Making History for Stalin: The Story of the Belomor Canal

Making History for Stalin: The Story of the Belomor Canal

Making History for Stalin: The Story of the Belomor Canal

Making History for Stalin: The Story of the Belomor Canal


The Belomor Canal, exalted in the 1930s by the Stalinist press, came to symbolize what was morally deplorable in Stalinism. Making the story available for the first time in English, Cynthia Ruder reconstructs the Canal project as a pivotal social, political, historical, and, most important, literary event.

Built with forced labor, the Belomor project has been a forbidden topic for half a century. With access to recently opened archives and to interviews with Canal construction survivors themselves, Ruder examines the project and its attendant literary works -- drama, poetry, novels, and the collectively written History of the Construction of the Stalin White Sea-Baltic Canal -- to create an unusually broad understanding of Stalinist culture. She argues that the project was the first to institutionalize the philosophy of perekovka, the idea that a new people who personify the Soviet Union in action and deed could be created through forced labor and ideological reeducation.

As both a construction project and a literary event, Belomor was characterized by coritradictions: enthusiasm versus revulsion, good will versus cynicism, self-destruction versus self-preservation, and scorn for the West versus a desperate hunger to impress it. Ruder shows that these juxtapositions capture the tension that infused many other events at the time, turning Belomor into a microcosm of life and literature in Soviet Russia.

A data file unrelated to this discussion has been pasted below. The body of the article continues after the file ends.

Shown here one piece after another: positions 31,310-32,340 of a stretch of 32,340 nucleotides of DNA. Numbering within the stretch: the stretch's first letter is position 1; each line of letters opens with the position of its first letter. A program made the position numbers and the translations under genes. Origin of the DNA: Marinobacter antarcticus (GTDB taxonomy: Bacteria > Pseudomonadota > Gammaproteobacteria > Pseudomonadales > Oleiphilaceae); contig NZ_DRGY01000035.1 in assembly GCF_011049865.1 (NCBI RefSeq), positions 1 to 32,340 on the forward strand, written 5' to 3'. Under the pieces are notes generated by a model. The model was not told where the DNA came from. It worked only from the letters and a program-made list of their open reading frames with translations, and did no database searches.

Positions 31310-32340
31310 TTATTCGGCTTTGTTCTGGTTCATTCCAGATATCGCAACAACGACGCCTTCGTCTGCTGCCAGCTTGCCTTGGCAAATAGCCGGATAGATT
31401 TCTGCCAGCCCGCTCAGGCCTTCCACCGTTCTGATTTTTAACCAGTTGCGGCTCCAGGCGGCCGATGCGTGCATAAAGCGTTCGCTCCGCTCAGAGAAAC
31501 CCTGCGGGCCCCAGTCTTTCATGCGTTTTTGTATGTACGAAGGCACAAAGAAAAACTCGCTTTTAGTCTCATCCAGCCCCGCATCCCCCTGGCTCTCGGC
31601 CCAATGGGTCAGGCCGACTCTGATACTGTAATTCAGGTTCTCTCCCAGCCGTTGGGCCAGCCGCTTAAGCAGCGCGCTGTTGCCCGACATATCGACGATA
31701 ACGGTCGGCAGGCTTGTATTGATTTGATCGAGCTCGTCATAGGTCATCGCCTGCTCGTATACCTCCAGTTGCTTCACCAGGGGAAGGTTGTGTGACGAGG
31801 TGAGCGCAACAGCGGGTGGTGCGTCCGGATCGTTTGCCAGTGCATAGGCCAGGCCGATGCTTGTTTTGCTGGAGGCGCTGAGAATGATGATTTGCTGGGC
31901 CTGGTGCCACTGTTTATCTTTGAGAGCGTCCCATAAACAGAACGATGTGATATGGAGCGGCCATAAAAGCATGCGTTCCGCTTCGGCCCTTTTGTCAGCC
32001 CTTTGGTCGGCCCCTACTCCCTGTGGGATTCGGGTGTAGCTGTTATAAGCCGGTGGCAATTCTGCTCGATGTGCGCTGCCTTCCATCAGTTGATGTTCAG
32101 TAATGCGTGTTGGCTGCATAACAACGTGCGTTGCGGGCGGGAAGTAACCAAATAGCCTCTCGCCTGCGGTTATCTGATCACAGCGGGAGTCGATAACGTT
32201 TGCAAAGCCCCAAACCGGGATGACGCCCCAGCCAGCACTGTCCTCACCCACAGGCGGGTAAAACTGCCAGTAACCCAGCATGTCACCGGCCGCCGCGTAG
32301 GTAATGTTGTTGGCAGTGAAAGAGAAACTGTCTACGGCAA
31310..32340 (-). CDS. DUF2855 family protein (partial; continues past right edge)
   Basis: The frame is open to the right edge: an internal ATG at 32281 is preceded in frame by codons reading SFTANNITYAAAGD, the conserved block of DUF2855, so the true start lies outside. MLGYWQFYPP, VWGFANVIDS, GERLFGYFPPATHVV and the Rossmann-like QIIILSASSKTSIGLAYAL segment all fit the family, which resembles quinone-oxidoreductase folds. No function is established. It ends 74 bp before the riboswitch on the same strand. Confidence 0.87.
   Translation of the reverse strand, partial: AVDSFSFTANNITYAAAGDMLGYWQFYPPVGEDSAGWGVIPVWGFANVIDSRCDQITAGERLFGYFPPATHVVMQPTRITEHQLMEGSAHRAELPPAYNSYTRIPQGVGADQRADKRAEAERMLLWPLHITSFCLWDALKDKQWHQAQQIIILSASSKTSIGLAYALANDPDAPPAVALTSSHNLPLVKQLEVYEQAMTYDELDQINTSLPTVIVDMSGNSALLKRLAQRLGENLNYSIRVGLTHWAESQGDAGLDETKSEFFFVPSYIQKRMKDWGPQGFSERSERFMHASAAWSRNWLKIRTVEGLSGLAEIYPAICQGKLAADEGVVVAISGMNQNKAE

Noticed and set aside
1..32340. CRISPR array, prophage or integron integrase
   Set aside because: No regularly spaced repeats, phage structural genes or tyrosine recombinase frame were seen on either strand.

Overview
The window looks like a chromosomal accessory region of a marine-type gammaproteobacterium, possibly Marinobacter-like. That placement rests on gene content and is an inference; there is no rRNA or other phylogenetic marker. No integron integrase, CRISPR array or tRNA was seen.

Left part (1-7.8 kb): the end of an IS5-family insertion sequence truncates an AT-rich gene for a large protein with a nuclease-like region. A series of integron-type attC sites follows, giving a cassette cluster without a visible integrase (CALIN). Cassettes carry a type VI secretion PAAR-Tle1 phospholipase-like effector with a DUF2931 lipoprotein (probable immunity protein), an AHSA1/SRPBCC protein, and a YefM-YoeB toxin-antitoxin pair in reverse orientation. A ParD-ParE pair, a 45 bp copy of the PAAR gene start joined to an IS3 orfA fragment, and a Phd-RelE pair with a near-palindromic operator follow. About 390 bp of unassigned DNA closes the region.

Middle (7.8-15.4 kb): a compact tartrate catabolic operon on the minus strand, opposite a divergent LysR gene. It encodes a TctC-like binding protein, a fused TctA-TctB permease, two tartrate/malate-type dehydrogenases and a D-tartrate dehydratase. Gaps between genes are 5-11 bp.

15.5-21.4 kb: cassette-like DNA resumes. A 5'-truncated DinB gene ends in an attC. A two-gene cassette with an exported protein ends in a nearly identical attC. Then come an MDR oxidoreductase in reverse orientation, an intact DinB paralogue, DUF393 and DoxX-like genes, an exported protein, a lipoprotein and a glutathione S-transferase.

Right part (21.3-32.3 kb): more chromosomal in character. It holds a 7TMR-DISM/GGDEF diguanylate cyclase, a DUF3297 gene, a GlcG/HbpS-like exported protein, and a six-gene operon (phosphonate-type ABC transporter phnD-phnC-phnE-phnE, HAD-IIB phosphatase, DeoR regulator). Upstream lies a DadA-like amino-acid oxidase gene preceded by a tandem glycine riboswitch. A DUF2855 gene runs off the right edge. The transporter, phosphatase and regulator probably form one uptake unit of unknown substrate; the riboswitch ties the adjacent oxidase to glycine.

The purpose of this study is to expxilore the construction of the Belomor Canal within the context of the literary works written to commemorate it. Foremost among these is The History of the Construction of the Stalin White Sea-Baltic Canal, a volume notorious in the annals of Russian literary history largely because of its topic--the construction of the White Sea- Baltic Canal (Belomor) through the use of forced labor. In reconstructing the history of the Belomor project and its attendant literary works, I hope to encourage a deeper understanding of the mechanisms at work in the development and implementation of Stalinist culture and to reopen the discussion of the Belomor incident.

When considered as a constellation of literary and historical events, Belomor makes an interesting case study in Stalinist policy and practice. Belomor marks the first construction project where the officially sanctioned program of political-social reforging--an idea that had only been theorized about prior to that time--was fully implemented. Although the public rhetoric about political-social reforging virtually disappeared after the 1930s, reforging itself continued--albeit less overtly--to influence cultural thought and policy throughout the existence of the Soviet Union. Moreover, Belomor continued to emphasize collective labor as the process through which the USSR would modernize and sovietize itself. As such, Belomor becomes a pivotal event in tracing the evolution of Soviet cultural policy and the politics of control.

Thanks to its interdisciplinary nature, this study will appeal to a variety of readers. The joining of a cultural-historical narrative with literary analysis will appeal to specialists in Soviet history and literary studies, as well as to generalists in the field of Soviet studies. Even those readers interested in transportation history will find useful new information. Finally, this study will appeal to readers who simply are interested in Soviet history and culture.

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